Wind Cave National Park is a relatively small national park with an abundant population of elk, bison, pronghorn antelope, prairie dogs, and other prairie animals. To learn about the reintroduction and management of the elk, watch the podcast below.
Simple calcite rock. But something looks different... Is this and ancient spider web or petrified honeycomb? Use your imagination. This unique cave formation has taken on many different names to many different people, but to us this is boxwork.
Welcome to the Wonderful Wind Cave. I’m Matthew, a ranger at Wind Cave National Park and I bet that you’re wondering, “What on earth is boxwork?” It may not look much like a box to you, but to some of Wind Cave’s earliest explorers the formation all around me looked like post office boxes, and the name has stuck for over a hundred years. However, our understanding of boxwork is constantly evolving. And Wind Cave National Park is the perfect place to study boxwork because ...... believe it or not, Wind Cave contains nearly 95% of the entire world’s boxwork formations!
So what does make boxwork so unique and how did Wind Cave end up with more boxwork than any other cave? Well, I personally think that we just got geologically lucky. You see, there are many different factors that have all come together in order to form boxwork.
Let’s start with water. A long time ago, the land that is now Wind Cave National Park would have been covered in water and I would be swimming [chuckling]! This was a salt water sea and it was full of sea creatures. The critters’ shells, along with sea mud, became the limestone rock around me; while the salt became pockets of gypsum salt in between the layers of limestone.
The next step was that those pockets of gypsum needed to get wet. You see, gypsum is like a sponge, when it gets wet it expands. The problem is, in our case, the gypsum was surrounded by solid rock, where could it expand to? Nowhere! That is, until the water-logged gypsum pushed so hard against the surrounding limestone that the limestone shattered. The gypsum was then able to ooze into the cracks in the limestone.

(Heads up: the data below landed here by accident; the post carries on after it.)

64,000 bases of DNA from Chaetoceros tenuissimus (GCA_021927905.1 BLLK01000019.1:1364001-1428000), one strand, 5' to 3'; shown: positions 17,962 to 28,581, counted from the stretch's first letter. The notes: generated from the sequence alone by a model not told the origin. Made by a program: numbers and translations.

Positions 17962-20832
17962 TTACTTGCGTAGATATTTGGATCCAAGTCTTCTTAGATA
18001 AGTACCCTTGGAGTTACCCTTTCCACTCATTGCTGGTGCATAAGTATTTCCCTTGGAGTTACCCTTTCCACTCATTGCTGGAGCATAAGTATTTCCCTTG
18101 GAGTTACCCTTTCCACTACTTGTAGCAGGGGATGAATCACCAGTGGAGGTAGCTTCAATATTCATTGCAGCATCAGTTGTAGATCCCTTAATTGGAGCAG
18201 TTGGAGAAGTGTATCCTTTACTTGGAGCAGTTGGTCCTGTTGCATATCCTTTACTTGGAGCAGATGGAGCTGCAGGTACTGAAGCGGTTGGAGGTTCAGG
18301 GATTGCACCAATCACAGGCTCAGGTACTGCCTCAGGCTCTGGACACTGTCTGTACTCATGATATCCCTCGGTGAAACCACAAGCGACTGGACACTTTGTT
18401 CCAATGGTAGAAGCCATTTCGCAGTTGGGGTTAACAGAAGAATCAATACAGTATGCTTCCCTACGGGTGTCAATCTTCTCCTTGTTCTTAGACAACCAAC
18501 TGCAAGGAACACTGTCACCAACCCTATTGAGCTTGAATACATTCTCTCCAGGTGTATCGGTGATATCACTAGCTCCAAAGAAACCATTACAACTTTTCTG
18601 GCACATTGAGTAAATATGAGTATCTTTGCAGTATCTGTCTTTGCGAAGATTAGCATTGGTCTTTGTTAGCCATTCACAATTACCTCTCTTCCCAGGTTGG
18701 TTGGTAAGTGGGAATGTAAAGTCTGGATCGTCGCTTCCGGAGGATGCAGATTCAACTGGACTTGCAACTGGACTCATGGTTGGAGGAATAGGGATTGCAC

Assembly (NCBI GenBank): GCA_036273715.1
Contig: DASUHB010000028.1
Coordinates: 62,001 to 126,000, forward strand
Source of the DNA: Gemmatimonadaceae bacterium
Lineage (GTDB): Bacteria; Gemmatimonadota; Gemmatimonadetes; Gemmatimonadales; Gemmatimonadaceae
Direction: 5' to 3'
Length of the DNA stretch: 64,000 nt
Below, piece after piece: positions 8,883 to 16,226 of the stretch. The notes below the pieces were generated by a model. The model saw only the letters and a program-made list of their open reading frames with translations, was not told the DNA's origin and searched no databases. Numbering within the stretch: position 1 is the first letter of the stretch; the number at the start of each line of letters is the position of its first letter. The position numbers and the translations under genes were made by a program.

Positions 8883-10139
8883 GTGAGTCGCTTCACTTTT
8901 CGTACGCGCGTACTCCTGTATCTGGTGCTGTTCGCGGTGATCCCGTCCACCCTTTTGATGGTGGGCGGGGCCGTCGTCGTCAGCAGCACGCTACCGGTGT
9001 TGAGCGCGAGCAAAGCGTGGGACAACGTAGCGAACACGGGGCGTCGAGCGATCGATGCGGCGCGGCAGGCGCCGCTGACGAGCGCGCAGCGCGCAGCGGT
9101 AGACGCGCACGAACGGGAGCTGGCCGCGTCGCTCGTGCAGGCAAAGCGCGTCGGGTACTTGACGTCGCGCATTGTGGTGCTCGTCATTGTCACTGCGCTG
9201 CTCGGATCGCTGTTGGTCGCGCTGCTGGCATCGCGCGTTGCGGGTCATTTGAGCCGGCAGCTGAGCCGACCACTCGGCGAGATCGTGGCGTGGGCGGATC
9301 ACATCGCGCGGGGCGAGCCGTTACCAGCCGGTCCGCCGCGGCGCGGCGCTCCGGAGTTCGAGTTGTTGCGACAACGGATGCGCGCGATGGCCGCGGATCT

Now, this is where it gets interesting, but also chemically complicated. You see, over time all that water began to chemically change the gypsum into calcite, which is just a little harder than either gypsum or limestone. The calcite then filled up all those cracks in the rock. Think of this new formation like a fossil; a fossilized cave crack.
Finally, the ever important, ever changing water became acidic. Now, we’re talking about a weak acid called carbonic acid...... but over long periods of time this acid is able to slowly dissolve limestone; and that’s exactly what happened here at Wind Cave (in fact, that’s what created the cave)!
The important thing is, since calcite is just a little harder than limestone, while the acid was able to dissolve the limestone, it wasn’t quite strong enough to dissolve the calcite. Think about it like a brick and mortar wall. The limestone would be the bricks; the calcite the mortar. Now imagine that just like the water dissolves the limestone, you remove the bricks. What would be left? What would it look like? A lot like the boxwork behind me, wouldn’t it? But, unlike mortar, boxwork is infinitely varied. It changes depending on the size of the original crack......or the mineral inclusions in the calcite...... or as other formations like popcorn...... and frostwork grow on top of it.
This makes each piece of boxwork even more unique. And the boxwork is also old; in fact, the boxwork had started forming before the cave itself had. This means it can’t grow any more. What you see here and now is it. This is all the boxwork we will ever have. Therefore, at Wind Cave National Park we not only want to teach you a little about the boxwork, but we also need your help to protect it. After all, if anything happens to this boxwork, it’s gone forever.
So I’d like to thank you for spending a little time with me in the Wonderful Wind Cave and learning something about our unique boxwork formations. And, if you ever find yourself in South Dakota, stop by to see us and some of this lovely boxwork in person!
Wind Cave is one of the world’s longest and most complex cave systems. Mile upon mile of labyrinthine passageways wind their way through ancient limestone rock deep beneath the South Dakota prairie. These mysterious rooms and crawlways are old beyond measure, and what we know of the cave today would still remain hidden if not for the adventuresome individuals who journeyed into the darkness and questioned what lay around the next bend.
The cave’s first serious explorer was Alvin McDonald . Alvin moved to the area with his brother Elmer, sister Mary, and father Jesse McDonald in 1889. The McDonalds were all involved in the exploration of the cave to some extent, although it was Alvin, who at 16 when he started his expeditions, found a particular love of the cave.
Alvin would often leave a trail of twine behind him as he explored the dark rooms and crawlways, ensuring that he would be able to retrace his steps through the seemingly endless tunnels. A candle would illuminate the cave walls as he plunged deep into the underground wilderness.
Even today when we look on the ceilings and walls of the cave we can see evidence of these early expeditions, in the form of signatures and arrows. Alvin explored the cave in this manner for only four years, until his death from typhoid fever at just twenty years old. Still, in this short amount of time, he was able to explore nearly ten miles of passageway, a monumental achievement even by the standards of today.